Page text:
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Israel is expanding its offensive in Gaza, forcing more Palestinians to flee south

An Israeli artillery unit is pictured near the border with the Gaza Strip on Tuesday, amid continuing battles between Israel and the militant group Hamas.
Gil Cohen-Magen
/
AFP via Getty Images
An Israeli artillery unit is pictured near the border with the Gaza Strip on Tuesday, amid continuing battles between Israel and the militant group Hamas.

JERUSALEM — Israel's military on Tuesday appeared to be encircling Gaza's second largest city, Khan Younis, pushing hundreds of thousands of Palestinians deeper south and hobbling international relief groups already struggling to deliver aid to the besieged territory.

While the Israel Defense Forces expanded its offensive in northern and central Gaza, it said it had raided the Jabaliya refugee camp in northern Gaza for the first time in pursuit of Hamas targets. Meanwhile, Palestinian residents said Israeli troops have advanced near Khan Younis, a Hamas stronghold that is home to the top Hamas leader in the territory. The heavy fighting overnight forced many to flee to the southern city of Rafah, along the Egyptian border.

UNRWA, the United Nations relief agency that aids Palestinians, put the humanitarian concerns bluntly: "We have said it repeatedly. We are saying it again. No place is safe in Gaza."

"The level of human suffering is intolerable. The resumption of the military operation and its expansion further in southern Gaza is repeating horrors from past weeks," it said in a post on X (formerly Twitter).

Satellite images taken Sunday showed Israeli troops massing outside Khan Younis, according to The Associated Press. The city had a pre-invasion population of more than 400,000 people.

More than three-quarters of Gaza's 2.3 million people have been displaced by the Israeli offensive, which was launched in response to the Oct. 7 attack by Hamas that Israel says killed 1,200 people. Israel's air and ground offensive in Gaza has killed more than 15,000 people, according to the health ministry in Hamas-governed Gaza.

In a statement on Tuesday, Israel's military said that since the beginning of ground operations in Gaza some five weeks ago, it had fired 100,000 artillery shells in the territory that occupies just 140 square miles.

Urgent pleas from aid groups

The heightened Israeli bombardment came as Israel has been under pressure from the U.S. to minimize civilian casualties in Gaza and international relief groups said they were finding it increasingly difficult to distribute aid to refugees from the fighting.

The head of UNRWA said Israel's bombardment of southern Gaza was further strangling aid deliveries and increasing "mass displacement" of Palestinians.

"The number of civilians killed is rapidly increasing. Civilians, including men, women, children, older persons, the sick and people with disabilities are the most to suffer," Commissioner-General Philippe Lazzarini said Monday.

UNRWA warned that 600,ooo Palestinians in Gaza had been ordered to move to avoid death and injury amid the Israeli bombardment. The agency said an influx of people internally displaced by the conflict to Rafah, Gaza's southernmost governorate, could more than double the area's normal population, further straining relief efforts.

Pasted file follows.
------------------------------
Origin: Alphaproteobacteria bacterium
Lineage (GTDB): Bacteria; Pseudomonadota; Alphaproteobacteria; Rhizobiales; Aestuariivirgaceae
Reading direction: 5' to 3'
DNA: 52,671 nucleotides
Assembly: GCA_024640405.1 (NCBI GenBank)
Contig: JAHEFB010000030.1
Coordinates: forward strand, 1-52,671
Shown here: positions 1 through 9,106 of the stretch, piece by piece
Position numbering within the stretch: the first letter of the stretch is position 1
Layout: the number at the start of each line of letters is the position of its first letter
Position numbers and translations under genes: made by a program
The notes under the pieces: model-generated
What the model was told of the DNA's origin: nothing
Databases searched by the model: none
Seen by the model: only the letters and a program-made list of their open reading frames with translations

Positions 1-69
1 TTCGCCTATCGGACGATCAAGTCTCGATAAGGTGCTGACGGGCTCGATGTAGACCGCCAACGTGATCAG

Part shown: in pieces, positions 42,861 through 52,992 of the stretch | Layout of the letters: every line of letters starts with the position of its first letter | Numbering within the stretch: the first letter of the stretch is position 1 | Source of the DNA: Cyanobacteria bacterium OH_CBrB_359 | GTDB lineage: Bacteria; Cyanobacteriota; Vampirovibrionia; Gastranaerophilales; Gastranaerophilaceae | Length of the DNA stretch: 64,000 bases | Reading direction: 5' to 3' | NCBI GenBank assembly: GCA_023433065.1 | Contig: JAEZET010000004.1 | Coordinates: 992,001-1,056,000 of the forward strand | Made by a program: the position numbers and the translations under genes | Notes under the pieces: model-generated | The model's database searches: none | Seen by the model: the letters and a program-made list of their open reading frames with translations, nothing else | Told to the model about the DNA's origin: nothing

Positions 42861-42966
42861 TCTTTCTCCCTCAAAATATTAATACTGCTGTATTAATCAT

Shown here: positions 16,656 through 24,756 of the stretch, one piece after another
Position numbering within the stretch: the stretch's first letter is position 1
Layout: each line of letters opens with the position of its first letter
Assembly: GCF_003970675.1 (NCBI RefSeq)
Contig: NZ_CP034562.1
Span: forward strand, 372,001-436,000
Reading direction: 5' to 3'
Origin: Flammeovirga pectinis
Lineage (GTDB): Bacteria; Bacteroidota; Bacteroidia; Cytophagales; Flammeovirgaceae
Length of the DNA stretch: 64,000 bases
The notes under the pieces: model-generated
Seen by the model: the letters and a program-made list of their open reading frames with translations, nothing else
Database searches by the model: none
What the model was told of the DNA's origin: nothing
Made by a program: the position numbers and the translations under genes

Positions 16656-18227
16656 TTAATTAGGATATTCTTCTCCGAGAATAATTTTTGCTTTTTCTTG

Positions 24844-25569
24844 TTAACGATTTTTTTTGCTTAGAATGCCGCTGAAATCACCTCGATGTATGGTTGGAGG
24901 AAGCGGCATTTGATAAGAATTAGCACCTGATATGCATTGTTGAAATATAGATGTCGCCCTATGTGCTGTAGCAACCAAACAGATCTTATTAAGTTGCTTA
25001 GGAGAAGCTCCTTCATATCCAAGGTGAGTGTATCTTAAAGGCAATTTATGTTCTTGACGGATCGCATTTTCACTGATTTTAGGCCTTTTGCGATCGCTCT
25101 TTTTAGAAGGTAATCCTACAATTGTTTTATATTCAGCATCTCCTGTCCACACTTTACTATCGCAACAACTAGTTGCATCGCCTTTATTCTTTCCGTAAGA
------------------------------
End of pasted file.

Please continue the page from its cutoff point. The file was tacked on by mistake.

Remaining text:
The Palestinian Red Crescent Societies (PRCS) on Tuesday said Israeli tanks had targeted "the vicinity area of two PRCS ambulances," as the injured and dead were being transported. It said the attack occurred in central Gaza near the city of Deir al Balah. "One paramedic was lightly injured and the ambulances were damaged," it said.

The PRCS also said it had "lost contact" with its operations room in Gaza due to a telecommunications blackout. It expressed concern for the safety of its teams in Gaza "amidst the ongoing and intense Israeli airstrikes around the clock" and worried about its ability to continue to provide emergency services," adding that a lack of communications "hinders the arrival of ambulances to the injured and wounded."

Meanwhile, the director-general of the World Health Organization said that Israel's military had notified the WHO of the need to "remove our supplies from our medical warehouse in southern Gaza within 24 hours, as ground operations will put it beyond use."

"We appeal to Israel to withdraw the order, and take every possible measure to protect civilians and civilian infrastructure, including hospitals and humanitarian facilities," wrote Tedros Adhanom Ghebreyesus in a post on X.

Israel's Coordinator of Government Activities in the Territories (COGAT), a unit of the Ministry of Defense, said Tuesday that 180 aid trucks carrying food, water, shelter equipment and medical supplies were dispatched through the Rafah crossing with Egypt.

In addition, two diesel fuel tankers were sent, a COGAT spokesperson said. The fuel is "designated for the operation of vital infrastructure in the Gaza Strip," the spokesperson said.

NPR's Scott Neuman reported from Jerusalem and Daniel Estrin from Tel Aviv. NPR producer Anas Baba contributed from Rafah, in the Gaza Strip. contributed to this story

Copyright 2024 NPR. To see more, visit https://www.npr.org.

Scott Neuman is a reporter and editor, working mainly on breaking news for NPR's digital and radio platforms.
Daniel Estrin is NPR's international correspondent in Jerusalem.
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